Wednesday, October 31, 2012

Trick or Tritium

Another quick hit: some secret declassified history sure to provide Halloween chills...

"There is no reason to believe the apocryphal story about the British Army choosing red uniforms because they do not show blood. But after 60-odd years of nuclear accidents, incidents, and whatnot, I can recommend that the STRATCOM commander consider brown pants."

Mercury Delay Lines


When I read this line in the article, my heart literally skipped a beat: "There were tanks of mercury (Mercury Delay Lines) where data was stored as sound waves for memory."

This is one of those days I wish I didn't have to do any actual work... all I want to do is spend hours going down the Wikipedia rabbit hole reading about these 'Mercury Delay Lines' and the alchemy of early computing.

Friday, October 26, 2012

The Worshipful Livery Companies of the City of London

A while back I was looking at the Wikipedia entry for Sacha Baron Cohen after finding out his cousin was a fairly well-known neurobiologist. Looking at the former's educational history, I was bemused to find out his pre-university school was something called the "Haberdashers' Aske's Boys' School," and of course with a name like that I had to find out what was going on there. A school... founded for the sons of haberdashers? Even for the convoluted and idiosyncratic history of English education, that seemed a reach.

Turned out I was not far off. And this is how I first learned of the Livery Companies of London.


The Livery Companies are just what they seem like at first glance; a group of medieval guilds that survive in various forms to this day. The Haberdashers (sorry, "The Master and Four Wardens of the Fraternity of the Art or Mystery of Haberdashers in the City of London," I mean come on, how can you not get sucked in by a name like that??) are one of the "Great Twelve," the first 12 of these guilds to be formed (don't be fooled by the sign above, the Haberdashers have been around 1448). These guilds were prototypical late medieval guilds, formed to support the skilled craftsmen of the City of London, and as the years went on they took on many patronages, including funding mystery plays, almshouses, and schools.

For me, what fired my imagination was the diversity of these Companies. You can chart the history of London by looking at the "order of precedence," which, while not strictly chronological, does give an idea of the vast range of occupations that have made London their home over the past six centuries. The vast majority of the Companies were founded and given their Royal Charter well after the heyday of the medieval guild, during the rise of London as a world-class city in the 17th and 18th centuries. In these Companies you see the mercantile concerns of the era reflected: the Stationers and Newspaper Makers, the Clockmakers, the Tobacco Pipe Makers and Tobacco Blenders, the Makers of Playing Cards.

While most of the Companies only hold a ceremonial or charitable role these days, some are active in licensing their members. Most notable of these is the famous test of "the Knowledge" given to all London cabbies by the Worshipful Company of Hackney Carriage Drivers. The contrast between the more ancient guilds and the modern Companies is a lovely juxtaposition to ponder; it is difficult to imagine men in Elizabethan or Restoration garb as members of the Worshipful Company of Information Technologists (although I am sure somewhere out there someone is writing a steampunk novel where this Company exists in the Victorian era). The proposed Worshipful Company of Public Relations Practitioners seems a particularly good example of this as well. Other Companies, like the Salters and the Horners, have branched out into modern trades (industrial chemistry and plastics, respectively).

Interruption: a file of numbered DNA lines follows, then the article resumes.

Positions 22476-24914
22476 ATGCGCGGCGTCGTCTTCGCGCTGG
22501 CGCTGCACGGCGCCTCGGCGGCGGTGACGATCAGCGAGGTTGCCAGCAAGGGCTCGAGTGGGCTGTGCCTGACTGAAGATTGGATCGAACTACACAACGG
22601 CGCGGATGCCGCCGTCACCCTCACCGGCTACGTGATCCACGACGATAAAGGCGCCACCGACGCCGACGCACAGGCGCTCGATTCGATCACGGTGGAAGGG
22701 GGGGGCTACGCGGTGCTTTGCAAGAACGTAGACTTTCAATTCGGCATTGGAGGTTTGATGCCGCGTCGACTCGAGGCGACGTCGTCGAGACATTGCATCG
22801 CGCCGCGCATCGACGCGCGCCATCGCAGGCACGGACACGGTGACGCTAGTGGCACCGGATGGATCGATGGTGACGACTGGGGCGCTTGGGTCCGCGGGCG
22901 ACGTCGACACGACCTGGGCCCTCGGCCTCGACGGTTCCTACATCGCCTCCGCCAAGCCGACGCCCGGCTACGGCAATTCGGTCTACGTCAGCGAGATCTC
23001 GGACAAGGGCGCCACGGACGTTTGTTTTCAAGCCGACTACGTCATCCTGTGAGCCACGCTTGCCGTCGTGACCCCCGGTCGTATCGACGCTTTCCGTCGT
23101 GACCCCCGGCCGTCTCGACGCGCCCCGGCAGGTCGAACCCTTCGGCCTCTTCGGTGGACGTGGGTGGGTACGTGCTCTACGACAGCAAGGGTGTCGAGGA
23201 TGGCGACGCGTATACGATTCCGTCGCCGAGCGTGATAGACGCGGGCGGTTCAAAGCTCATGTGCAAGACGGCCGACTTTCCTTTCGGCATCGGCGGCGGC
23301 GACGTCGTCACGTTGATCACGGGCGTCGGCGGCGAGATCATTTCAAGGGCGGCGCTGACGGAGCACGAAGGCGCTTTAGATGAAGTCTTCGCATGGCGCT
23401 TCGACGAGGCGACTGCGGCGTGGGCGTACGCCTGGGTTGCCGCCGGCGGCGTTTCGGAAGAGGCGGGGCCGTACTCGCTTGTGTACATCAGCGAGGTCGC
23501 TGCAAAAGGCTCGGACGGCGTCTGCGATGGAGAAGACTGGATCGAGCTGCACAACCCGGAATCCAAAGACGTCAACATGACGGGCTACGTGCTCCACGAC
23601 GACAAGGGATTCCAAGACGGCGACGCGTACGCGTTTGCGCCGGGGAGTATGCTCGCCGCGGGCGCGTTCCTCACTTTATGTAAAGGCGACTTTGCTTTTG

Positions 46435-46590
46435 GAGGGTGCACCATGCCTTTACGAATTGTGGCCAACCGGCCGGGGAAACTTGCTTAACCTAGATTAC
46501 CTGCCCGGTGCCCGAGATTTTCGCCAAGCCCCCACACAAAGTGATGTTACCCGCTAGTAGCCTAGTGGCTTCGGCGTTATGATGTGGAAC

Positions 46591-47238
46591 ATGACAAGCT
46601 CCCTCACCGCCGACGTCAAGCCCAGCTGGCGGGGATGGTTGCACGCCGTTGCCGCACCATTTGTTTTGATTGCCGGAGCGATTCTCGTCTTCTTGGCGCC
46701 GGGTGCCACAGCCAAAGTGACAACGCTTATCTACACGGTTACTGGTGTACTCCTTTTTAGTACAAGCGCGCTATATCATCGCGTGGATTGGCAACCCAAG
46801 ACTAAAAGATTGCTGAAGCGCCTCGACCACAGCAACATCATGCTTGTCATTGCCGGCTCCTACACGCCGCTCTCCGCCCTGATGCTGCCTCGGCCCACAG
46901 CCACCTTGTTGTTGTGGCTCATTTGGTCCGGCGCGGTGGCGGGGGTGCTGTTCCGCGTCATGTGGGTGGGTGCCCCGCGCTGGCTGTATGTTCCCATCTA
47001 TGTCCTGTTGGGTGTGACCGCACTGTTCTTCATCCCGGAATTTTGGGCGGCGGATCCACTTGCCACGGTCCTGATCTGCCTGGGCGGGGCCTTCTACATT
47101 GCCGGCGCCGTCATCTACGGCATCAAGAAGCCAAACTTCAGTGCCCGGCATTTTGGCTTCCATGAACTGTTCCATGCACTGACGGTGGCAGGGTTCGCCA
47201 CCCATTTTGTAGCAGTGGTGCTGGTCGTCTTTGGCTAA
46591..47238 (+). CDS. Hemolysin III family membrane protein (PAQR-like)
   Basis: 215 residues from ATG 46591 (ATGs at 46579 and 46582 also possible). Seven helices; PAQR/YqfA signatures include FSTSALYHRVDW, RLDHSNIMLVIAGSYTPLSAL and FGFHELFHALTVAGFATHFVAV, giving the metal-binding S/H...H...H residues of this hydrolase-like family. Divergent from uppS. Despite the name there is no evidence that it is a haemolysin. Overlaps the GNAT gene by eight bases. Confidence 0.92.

Why does this seemingly pedestrian, anachronous listing of professions fire my imagination so much? The Livery Companies just barely whisper of secret histories. Especially considering the magic woven into the streets of London, the idea of these seemingly vestigial traces of an older London having occult agendas and hidden rivalries in plain sight is absolutely right up my alley. The Companies have ancient secret headquarters, and Latin mottos, and fight for the Order of their Precedence regularly... how could the Companies not contain a secret history waiting to be uncovered‽

Thursday, October 11, 2012

Vortices of Blood: The Magic of Early Mexico City



Oh, right. It's finally time to talk about Colonial Mexico City and teleportation.

About a year ago I happened upon the mysterious case of Gil Pérez. Short version: in October 1593, a palace guard in Manila in the Philippines is witness to the news that colonial governor Gómez Pérez Dasmariñas has been slain by mutineers in the Mulaccas. He falls faint against a wall, and wakes up in Mexico City, over 9000 miles away. Imprisoned as a deserter and questioned by the Inquisition, his assertion that Governor Dasmariñas was killed was proven correct by passengers of the next Manila Galleon to arrive in Mexico two months after Pérez's sudden appearance. And then, Gil Pérez disappears from history, after having returned to his post in Manila and returned, one presumes, to a normal, non-teleporting life.

Here's the thing: this isn't the only case of teleportation in the records of colonial Mexico City.

Last month I caught this story on one of my news feeds. It occurred a full half-century prior to Pérez's accidental teleportation, and gives us a very different specimen of teleporter. Father Pedro Ruiz Calderón was a roué and blackguard, a black magician, alchemist, seducer of women, a braggart and a blasphemer who, yes, also happened to be a Catholic priest. During a sojourn in Mexico City, he ran afoul of the local Inquisition and was given a surprisingly light sentence from the local "hanging" archbishop, Juan de Zumárraga. He was exiled back to Spain where he presumably continued teleporting, turning invisible, mesmerizing women and living the life of a mid-16th century alchemical charlatan who claimed to have descended to Hell and stolen the devil's spellbooks.

But Mexico City as a nexus of weird, space-warping power has a bit of a pull, doesn't it? After all, the Spanish had erected their colonial capital on the site of the Aztec Empire's own capital, a city built into an imperial seat remarkably quickly on the bones and blood of massive human sacrifice. And let's take into consideration the thorough decimation that the Aztec population around Mexico City went through immediately post-Spanish takeover, in a sacrifice much more bloody than the thousands sacrificed in the dedication of the Templo Mayor. Tenochtitlan sat on an island in Lake Texcoco, and that along with its uniquely royal/holy status made it a strikingly liminal locale. Early Spanish conquistadores called Tenochtitlan a "dream city," unsure if it was real or an illusion.